Swerving east, from rich industrial shadows
And traffic all night north; swerving through fields
Too thin and thistled to be called meadows,
And now and then a harsh-named halt, that shields
Workmen at dawn; swerving to solitude
Of skies and scarecrows, haystacks, hares and pheasants,
And the widening river’s slow presence,
The piled gold clouds, the shining gull-marked mud,

Gathers to the surprise of a large town:
Here domes and statues, spires and cranes cluster
Beside grain-scattered streets, barge-crowded water,
And residents from raw estates, brought down
The dead straight miles by stealing flat-faced trolleys,
Push through plate-glass swing doors to their desires –
Cheap suits, red kitchen-ware, sharp shoes, iced lollies,
Electric mixers, toasters, washers, driers –

A cut-price crowd, urban yet simple, dwelling
Where only salesmen and relations come
Within a terminate and fishy-smelling
Pastoral of ships up streets, the slave museum,
Tattoo-shops, consulates, grim head-scarved wives;
And out beyond its mortgaged half-built edges
Fast-shadowed wheat-fields, running high as hedges,
Isolate villages, where removed lives
Loneliness clarifies. Here silence stands
Like heat, Here leaves unnoticed thicken,
Hidden weeds flower, neglected waters quicken,
Luminously-peopled air ascends;
And past the poppies bluish neutral distance
Ends the land suddenly beyond a beach
Of shapes and shingle. Here is unfenced existence:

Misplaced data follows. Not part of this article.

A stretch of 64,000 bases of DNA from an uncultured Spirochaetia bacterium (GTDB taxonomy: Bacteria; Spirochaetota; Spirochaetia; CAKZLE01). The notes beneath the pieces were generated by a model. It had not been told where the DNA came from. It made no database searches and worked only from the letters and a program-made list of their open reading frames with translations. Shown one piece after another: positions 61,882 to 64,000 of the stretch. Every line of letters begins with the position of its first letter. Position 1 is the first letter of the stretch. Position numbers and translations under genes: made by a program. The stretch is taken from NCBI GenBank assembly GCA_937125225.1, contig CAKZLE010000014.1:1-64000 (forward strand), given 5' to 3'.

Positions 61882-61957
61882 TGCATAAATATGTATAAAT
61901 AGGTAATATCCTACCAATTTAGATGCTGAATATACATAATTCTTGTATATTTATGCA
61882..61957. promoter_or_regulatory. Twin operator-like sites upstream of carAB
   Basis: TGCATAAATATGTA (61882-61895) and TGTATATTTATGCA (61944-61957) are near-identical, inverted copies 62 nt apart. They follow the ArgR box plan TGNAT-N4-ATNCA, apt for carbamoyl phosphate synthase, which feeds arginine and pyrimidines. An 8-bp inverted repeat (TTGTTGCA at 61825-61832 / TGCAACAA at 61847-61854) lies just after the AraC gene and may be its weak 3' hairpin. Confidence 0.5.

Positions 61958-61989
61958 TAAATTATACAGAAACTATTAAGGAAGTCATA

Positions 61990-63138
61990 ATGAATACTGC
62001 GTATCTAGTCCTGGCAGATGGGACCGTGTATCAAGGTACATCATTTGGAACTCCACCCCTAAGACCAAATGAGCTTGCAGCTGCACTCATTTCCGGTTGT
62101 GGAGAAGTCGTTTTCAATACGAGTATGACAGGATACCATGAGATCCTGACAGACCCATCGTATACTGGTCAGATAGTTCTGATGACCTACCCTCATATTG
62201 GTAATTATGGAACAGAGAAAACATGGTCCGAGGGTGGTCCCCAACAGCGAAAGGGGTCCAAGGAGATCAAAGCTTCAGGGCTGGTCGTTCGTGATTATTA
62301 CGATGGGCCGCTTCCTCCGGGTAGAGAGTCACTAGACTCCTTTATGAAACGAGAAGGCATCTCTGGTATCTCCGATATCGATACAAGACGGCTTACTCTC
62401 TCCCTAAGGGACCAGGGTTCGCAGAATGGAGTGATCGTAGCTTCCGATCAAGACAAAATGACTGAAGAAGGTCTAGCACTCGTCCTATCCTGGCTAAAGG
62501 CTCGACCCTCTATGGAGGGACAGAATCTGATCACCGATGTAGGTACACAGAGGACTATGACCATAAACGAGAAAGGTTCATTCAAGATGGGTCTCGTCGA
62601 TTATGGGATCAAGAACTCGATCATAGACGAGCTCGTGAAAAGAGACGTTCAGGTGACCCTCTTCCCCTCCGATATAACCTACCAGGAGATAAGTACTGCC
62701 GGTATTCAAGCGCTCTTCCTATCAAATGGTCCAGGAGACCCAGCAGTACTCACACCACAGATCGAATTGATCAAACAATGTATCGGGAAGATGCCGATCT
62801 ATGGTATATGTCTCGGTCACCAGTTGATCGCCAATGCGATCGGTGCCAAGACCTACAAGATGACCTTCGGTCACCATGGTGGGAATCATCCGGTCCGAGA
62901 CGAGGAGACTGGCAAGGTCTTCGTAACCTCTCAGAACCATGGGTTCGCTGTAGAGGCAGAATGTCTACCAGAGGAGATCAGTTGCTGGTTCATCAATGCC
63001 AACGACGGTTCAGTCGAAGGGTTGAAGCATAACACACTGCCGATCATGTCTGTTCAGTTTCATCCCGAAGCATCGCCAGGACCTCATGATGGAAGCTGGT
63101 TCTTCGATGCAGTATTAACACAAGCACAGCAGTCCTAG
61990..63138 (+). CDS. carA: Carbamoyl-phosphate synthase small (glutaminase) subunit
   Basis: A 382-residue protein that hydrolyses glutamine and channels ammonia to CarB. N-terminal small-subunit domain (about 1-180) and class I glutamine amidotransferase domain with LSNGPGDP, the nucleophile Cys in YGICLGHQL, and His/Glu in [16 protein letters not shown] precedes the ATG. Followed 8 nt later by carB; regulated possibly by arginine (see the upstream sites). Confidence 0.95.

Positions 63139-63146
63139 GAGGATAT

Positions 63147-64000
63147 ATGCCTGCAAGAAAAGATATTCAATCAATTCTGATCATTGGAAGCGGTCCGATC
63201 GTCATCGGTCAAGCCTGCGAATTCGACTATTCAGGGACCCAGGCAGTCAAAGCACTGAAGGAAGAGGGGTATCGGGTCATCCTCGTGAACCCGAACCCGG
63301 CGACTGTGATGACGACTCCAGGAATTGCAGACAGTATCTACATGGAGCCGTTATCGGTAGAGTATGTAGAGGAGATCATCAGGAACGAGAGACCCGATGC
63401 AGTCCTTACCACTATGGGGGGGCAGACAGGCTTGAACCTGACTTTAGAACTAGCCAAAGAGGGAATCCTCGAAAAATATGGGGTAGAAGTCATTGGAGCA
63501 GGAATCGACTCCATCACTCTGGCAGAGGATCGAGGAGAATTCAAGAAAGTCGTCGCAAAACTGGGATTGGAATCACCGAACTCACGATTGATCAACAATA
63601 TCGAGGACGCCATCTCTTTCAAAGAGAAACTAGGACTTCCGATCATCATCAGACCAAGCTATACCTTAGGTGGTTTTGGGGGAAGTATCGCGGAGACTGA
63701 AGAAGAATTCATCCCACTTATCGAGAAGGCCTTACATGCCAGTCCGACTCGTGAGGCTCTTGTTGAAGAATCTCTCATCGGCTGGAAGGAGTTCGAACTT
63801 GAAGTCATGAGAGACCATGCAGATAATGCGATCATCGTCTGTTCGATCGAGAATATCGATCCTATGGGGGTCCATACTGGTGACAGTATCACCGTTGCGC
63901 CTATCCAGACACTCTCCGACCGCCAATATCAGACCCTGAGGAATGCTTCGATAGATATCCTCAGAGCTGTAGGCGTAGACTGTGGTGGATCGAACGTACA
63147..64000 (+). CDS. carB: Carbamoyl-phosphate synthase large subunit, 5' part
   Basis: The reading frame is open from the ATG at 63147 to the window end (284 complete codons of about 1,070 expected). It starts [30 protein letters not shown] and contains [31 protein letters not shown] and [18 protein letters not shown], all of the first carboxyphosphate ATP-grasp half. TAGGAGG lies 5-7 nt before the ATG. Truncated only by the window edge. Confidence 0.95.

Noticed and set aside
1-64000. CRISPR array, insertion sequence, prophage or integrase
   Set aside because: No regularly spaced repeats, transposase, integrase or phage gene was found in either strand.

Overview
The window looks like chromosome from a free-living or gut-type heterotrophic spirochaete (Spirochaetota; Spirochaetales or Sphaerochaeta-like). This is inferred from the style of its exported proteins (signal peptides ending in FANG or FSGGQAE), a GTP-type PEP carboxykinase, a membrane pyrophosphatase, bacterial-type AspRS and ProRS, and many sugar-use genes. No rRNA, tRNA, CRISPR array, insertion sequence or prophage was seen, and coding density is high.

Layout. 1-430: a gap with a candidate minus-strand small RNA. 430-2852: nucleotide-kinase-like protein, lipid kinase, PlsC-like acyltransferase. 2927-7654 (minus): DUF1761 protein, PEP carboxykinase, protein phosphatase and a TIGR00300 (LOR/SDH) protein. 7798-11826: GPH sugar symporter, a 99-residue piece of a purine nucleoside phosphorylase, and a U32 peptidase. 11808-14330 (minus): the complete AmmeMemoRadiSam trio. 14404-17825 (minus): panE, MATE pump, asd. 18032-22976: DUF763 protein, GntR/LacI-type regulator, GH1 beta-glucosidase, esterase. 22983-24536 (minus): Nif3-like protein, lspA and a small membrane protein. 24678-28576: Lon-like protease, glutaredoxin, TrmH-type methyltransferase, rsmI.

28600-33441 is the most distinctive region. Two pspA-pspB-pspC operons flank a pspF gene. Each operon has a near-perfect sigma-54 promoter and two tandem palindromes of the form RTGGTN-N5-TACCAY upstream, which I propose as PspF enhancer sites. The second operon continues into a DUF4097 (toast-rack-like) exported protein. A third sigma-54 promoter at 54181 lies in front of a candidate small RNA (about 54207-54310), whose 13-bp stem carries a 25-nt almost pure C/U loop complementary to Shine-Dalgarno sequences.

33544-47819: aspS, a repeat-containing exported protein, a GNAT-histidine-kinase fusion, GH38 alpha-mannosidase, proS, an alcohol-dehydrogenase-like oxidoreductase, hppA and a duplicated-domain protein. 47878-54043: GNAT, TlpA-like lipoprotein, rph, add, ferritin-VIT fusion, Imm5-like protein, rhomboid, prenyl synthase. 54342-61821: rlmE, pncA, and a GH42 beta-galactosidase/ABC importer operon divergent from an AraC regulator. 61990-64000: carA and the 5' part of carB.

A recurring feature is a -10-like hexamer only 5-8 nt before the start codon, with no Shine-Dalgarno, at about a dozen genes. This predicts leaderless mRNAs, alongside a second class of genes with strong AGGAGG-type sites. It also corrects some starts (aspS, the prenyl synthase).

Facing the sun, untalkative, out of reach.



This is a crow town –

there are no magpies round here.

Solid black from beak to tailfeather.


We don’t do your fancy

Piebald glad rags.

We don’t talk your poncy language.


We do your straight

evisceration of live fledglings

while the mother squawks.


No frills, no grace-notes.

We don’t go for bright gewgaws

or pinch girls’ earrings.


We don’t mince about in tidings;

when we gang up

they call it murder.


We don’t bring bad luck

or good either.

Nobody bows and sucks up to us.


Nobody jabbers silly rhymes.

This is a crow town

where crows live and do crow things.


We want no magpies round here.






This is where the poets come to die:
like elephants in their legendary graveyard
they leave their bones, their teeth, but nothing
so rare as ivory.

You know all the stories…
Two of them shared one wife:
one tried to sell his gold tooth, being thirsty:
another drowned in marriage and normality:
a few fled in panic and never dared look back.

You think of it as human, this city.
You think of it as a woman –
decked with flowers, crannied with docks
whose waters have a female, secret smell.

At first she seems to beckon,
to offer you the freedom of her byways
to twine her streets around you
in a mistletoe embrace.
But her hosts are dependent on her;
they cannot escape, they forget to try,
they learn to love her as she drains them.

Her choice of iconography betrays her.
Here at the place where her heart beats hardest
two copper statues, corroded green –
one a bare-breasted amazon
threatening with a lethal trident;
the other sexless, nameless, hooded
and draped like death’s unbearable face.

You penetrate the vampire streets;
twilight coils you in its caress.
You think of giving it another year
since the city seems to fit you like a glove
and the docks possess your imagination
when sunset shows them brimming with blood.



This town has docks where channel boats come sidling;
Tame water lanes, tall sheds, the traveller sees
(His bag of samples knocking at his knees),
And hears, still under slackened engines gliding,
His advent blurted to the morning shore. (more…)

We may not stay, not even with the most familiar things.

No sooner is the image comprehended than the mind

Accelerates into the waiting emptiness: and therefore

Only in eternity shall we encounter lakes.

Falling is all we must hope for, falling

From the known into the guessed-at, falling further.